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Mental Health

Your Worth: What it is and What it is NOT

For the longest time and still at times now, I defined my self worth by my physical appearance. By my weight. Skinny but not skinny enough. My skin. Picked apart for hours in the mirror based on a flaw I had literally imagined. My hair. A mix of curls I could not love or accept until college because everyone seemed to have beautiful straight hair they could run their fingers through. How I did not fit the definition of what I deemed pretty. Or what I thought ‘men’ my age would want from me, because for a long time they didn’t. I’ve come to realize that I cannot begin to love myself if I still let the opinions of others consume my own opinion of myself. That the opinion of a person who does not value me beyond my body or my appearance is not worthy of my thoughts, my emotions or of the way I feel. While I obviously still care what people think of me - as it’s very much so in my nature - I now care much more so about the way in which the people I love think of me. 


For an even longer time, my self worth has been defined by my productivity. That came in the form of my grades; if it wasn’t a 4.0, it wasn’t good, if it wasn’t an A, it wasn’t good. It came in the form of my extracurriculars: how many clubs I could join, how many leadership positions I could take on without drowning under the weight. In high school, it was getting to school at 7 am and leaving at 7 pm after practice. In college, it’s scheduling all my classes in one day and then over-scheduling myself after the fact. I struggle heavily with time for myself. If I’m not overscheduled, I have time to think, time to process what I could be doing, what I’ve done wrong. Free time for me has always meant time to reflect on my own flaws and wrongdoings rather than my own success. I’ve come to realize - certainly not on my own and over a long period of time - that I am so much happier and so much healthier when I have time to allow myself the opportunity for growth and for my own well-being. To read. To listen to music that makes me feel good. To make myself food that fuels me rather than makes me feel guilty.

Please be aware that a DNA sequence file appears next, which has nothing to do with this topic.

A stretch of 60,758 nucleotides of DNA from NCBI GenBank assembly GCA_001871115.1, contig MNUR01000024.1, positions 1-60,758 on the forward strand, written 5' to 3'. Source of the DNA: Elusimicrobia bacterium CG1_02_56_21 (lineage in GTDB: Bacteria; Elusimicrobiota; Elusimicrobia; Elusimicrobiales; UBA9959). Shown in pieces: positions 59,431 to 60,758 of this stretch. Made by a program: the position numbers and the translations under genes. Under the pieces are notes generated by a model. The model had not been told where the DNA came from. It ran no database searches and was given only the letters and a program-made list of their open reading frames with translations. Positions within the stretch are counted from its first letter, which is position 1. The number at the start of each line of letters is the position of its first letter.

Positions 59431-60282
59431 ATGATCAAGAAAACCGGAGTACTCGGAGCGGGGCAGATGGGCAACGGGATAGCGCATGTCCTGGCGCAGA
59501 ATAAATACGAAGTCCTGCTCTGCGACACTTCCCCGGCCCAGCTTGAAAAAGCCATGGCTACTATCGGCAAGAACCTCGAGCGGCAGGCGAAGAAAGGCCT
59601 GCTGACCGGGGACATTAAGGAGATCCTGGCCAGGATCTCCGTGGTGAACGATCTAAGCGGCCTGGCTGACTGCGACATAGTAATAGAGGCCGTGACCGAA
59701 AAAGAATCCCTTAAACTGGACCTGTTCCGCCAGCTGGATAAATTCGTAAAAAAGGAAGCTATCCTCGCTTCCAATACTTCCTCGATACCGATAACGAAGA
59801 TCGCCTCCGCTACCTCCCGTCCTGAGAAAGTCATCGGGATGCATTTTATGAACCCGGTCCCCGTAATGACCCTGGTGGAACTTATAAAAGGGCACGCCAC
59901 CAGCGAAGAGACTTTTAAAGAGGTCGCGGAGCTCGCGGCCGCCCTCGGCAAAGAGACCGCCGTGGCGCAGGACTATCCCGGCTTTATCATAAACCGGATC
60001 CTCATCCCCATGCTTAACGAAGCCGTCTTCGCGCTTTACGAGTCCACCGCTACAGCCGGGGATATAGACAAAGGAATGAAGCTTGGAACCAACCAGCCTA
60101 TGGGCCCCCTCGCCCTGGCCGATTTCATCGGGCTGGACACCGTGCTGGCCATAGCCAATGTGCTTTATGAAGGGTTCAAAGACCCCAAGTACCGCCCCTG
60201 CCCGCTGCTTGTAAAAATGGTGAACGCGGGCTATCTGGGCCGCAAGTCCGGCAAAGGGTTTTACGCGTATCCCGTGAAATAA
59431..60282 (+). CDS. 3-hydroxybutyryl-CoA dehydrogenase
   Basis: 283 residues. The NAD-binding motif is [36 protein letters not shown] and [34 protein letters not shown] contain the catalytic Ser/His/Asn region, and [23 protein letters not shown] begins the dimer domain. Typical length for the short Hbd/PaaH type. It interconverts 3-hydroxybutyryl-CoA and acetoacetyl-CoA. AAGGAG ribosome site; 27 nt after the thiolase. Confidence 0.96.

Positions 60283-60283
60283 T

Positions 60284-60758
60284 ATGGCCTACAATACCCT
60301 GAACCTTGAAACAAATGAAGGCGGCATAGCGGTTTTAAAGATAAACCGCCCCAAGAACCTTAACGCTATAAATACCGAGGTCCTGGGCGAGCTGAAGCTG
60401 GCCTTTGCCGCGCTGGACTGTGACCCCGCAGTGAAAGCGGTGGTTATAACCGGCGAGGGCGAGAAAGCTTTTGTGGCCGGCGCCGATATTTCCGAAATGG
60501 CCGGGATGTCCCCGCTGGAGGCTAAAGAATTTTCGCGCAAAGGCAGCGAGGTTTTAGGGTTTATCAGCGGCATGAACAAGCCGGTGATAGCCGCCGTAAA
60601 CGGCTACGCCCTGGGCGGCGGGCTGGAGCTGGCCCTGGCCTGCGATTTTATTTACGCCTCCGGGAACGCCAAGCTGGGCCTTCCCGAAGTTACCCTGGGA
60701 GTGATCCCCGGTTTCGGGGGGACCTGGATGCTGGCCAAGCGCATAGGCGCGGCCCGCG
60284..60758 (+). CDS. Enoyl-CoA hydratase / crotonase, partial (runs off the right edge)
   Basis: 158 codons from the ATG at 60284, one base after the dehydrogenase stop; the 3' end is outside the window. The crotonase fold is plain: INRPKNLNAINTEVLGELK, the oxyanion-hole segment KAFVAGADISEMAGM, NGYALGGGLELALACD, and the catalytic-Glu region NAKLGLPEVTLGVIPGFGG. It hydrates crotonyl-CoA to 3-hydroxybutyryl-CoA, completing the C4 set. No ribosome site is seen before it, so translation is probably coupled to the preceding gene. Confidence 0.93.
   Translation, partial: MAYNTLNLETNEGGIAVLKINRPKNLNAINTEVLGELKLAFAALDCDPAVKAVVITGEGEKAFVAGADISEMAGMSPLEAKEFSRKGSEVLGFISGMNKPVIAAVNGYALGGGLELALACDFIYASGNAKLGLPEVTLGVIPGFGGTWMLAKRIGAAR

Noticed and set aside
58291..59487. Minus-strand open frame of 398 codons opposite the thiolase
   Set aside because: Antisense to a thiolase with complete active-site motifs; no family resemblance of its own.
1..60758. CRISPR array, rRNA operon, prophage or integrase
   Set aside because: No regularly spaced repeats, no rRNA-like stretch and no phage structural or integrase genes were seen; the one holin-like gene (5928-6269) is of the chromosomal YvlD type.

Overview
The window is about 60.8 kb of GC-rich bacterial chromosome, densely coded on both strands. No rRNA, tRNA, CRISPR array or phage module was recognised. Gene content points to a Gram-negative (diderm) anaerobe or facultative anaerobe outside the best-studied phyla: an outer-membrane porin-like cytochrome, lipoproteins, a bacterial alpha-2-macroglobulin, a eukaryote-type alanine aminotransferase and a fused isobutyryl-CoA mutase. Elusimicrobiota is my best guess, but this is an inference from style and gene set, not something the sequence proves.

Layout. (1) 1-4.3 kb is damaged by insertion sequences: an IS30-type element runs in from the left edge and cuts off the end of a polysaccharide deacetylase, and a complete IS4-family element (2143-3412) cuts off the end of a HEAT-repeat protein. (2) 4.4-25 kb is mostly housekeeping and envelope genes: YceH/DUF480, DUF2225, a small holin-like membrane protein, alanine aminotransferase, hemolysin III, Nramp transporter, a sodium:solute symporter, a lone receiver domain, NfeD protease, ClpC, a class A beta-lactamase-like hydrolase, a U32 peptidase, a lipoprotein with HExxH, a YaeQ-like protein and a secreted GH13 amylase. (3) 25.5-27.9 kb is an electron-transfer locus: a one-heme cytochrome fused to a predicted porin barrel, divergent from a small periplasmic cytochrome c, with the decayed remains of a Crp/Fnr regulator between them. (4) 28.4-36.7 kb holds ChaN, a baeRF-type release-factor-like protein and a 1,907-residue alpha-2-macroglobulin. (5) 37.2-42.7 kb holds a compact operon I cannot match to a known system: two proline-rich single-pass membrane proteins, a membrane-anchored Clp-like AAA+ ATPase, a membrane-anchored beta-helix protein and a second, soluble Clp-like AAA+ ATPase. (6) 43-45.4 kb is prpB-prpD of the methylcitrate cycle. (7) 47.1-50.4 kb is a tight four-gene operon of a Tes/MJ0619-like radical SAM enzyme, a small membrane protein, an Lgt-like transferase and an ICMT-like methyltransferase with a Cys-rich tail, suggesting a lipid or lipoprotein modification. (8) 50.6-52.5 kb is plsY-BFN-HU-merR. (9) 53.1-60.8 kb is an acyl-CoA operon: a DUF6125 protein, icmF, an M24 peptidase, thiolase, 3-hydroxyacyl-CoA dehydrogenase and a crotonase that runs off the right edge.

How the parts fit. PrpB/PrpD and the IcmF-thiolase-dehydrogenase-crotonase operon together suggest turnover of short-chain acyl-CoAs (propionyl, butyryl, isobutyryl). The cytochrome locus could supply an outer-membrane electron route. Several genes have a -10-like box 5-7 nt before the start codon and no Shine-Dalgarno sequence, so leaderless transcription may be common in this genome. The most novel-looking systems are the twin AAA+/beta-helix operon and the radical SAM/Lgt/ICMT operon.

Let it be known, it is much easier said than done and sometimes it’s simply not done at all. I still have to practice self affirmation, and if you’ve ever heard the line from The Help, “you is smart, you is kind, you is important”, that’s pretty damn much what it sounds like. If you notice, none of these affirmations come in the form of physical praise, but rather in the form of one’s goodness, the way in which one treats others (which are invariably more important). However, it is hard not to measure your value on the way you look as well. Given this, my affirmations generally respond to both insecurities, physical and emotional. “You are loved”, “you are kind”, “you are beautiful”, “your worth is not your weight”, “your skin is not a reflection of you”, “no one is looking at you the way you look at yourself”, etc. They are little reminders and are definitely not cures to a bigger problem. But they are a start and a start is better than nothing. Anxieties and insecurities are normal; it would be naive of us to think they are unavoidable. However, they can be addressed positively. Respond to yourself in the same way you would respond to someone you love.

Hi! I'm Abby, an International Relations major with minors in French and Peace and Justice. I am passionate about working on social justice issues in my community so that is my main focus in school. I love to be outside in any ways possible and in my free time, I find most peace in writing, specifically poetry.
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